One of the challenges of my life is its speed. I live through great experiences almost every day. I travel to beautiful places, meet amazing people, take tons of breathtaking (or so I prefer to think) pictures, see how technology is changing the world, read articles like this one. What I usually can not do is to stop to think about all that, to process, to keep the best beats with me. Because life doesn’t slow down unless we do, and new places, people and impressions are coming my way. The article in the HBR book touched something in me, and I decided to capture its key points – and share them with you. You know, in case you feel pretty dead one day.
The key idea of the article is that unlike time, which is confined in 24 hours a day (and there is not much we can do about it, besides reconsidering how to spend them, on which numerous books have been written), our energy has four sources: the body, emotions, mind and spirit. In each of these sources, energy can be recharged if we systematically do what’s good for our body, emotions, body and spirit. The authors call it rituals, I would call it basic things we often forget to do.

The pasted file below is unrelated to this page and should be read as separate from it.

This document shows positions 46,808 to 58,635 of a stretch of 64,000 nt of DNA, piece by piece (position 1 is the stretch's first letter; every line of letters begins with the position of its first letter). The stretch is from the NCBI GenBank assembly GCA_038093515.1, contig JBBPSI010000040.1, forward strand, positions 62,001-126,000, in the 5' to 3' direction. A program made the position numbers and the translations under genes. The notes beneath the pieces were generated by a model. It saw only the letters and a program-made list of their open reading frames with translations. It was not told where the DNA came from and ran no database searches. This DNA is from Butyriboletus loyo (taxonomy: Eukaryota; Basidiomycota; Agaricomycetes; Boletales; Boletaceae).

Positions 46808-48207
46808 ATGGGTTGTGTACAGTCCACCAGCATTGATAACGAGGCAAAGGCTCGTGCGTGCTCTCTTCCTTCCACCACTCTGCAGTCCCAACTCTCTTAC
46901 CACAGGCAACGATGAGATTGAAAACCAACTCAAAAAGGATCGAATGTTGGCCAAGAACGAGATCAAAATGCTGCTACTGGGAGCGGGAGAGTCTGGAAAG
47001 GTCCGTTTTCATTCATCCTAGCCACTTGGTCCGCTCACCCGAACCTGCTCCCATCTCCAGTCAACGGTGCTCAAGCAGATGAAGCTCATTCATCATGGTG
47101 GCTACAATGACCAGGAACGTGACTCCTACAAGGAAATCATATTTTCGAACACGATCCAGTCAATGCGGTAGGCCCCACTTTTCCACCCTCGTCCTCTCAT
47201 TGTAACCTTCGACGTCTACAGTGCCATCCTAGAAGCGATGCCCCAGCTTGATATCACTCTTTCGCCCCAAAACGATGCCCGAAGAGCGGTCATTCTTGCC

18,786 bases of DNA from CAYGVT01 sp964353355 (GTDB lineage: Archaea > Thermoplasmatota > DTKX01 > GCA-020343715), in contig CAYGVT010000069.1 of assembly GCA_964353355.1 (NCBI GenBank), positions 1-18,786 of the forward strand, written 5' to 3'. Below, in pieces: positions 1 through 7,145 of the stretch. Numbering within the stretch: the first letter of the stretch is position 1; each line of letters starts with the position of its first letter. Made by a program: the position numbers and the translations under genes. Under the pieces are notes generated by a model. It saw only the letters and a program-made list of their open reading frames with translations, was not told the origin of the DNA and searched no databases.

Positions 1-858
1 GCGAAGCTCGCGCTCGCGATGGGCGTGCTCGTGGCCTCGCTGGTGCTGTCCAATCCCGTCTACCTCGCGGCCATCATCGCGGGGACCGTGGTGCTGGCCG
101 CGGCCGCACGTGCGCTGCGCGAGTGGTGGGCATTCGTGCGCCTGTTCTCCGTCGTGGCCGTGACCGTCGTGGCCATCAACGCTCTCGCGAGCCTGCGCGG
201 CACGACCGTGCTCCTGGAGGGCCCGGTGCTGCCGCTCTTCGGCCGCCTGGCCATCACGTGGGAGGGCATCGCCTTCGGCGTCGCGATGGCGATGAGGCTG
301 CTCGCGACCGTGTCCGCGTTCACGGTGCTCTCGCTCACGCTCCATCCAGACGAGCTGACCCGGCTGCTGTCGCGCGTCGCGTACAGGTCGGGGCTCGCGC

None of that is breaking science, if you think about it. However, when was the last time you thought about it? For me, the key word here is “systematically”. And the fact that energy depends as much on mind and spirit as it does on body and emotions. If you travel almost every week, as I do, you learn very fast about the importance of physical energy. So you try to sleep more, drink less, eat healthy, exercise and take regular breaks, sure.(Emphasis on “try” here.) Emotional energy is a big topic, and the article recommends regularly appreciating others and adopting a whole set of useful lenses to go through every day life (“reverse”, for another person’s point of view, “long”, for a long term perspective, and “wide”, to learn how to grow from a situation). Useful as it is, even though my own emotional energy mainly comes from love and people that make up my world.
One ritual for stocking up on mental energy is blocking important activities from the vices of emails and phone calls and starting the day from the most challenging tasks (instead of, again, the vice of e-mails). Fun fact here is that a temporary shift of attention from one task to another (like checking Whatsapp when writing an e-mail *fine, there should be a time to finally write it!*) makes this e-mail writing 25% longer. Another ritual (which I personally find more realistic than giving up in Whatsapp) is to end every day with identifying the most important challenge for the next day. (I am no super hero, and instead make a list of 3 key things to do tomorrow.)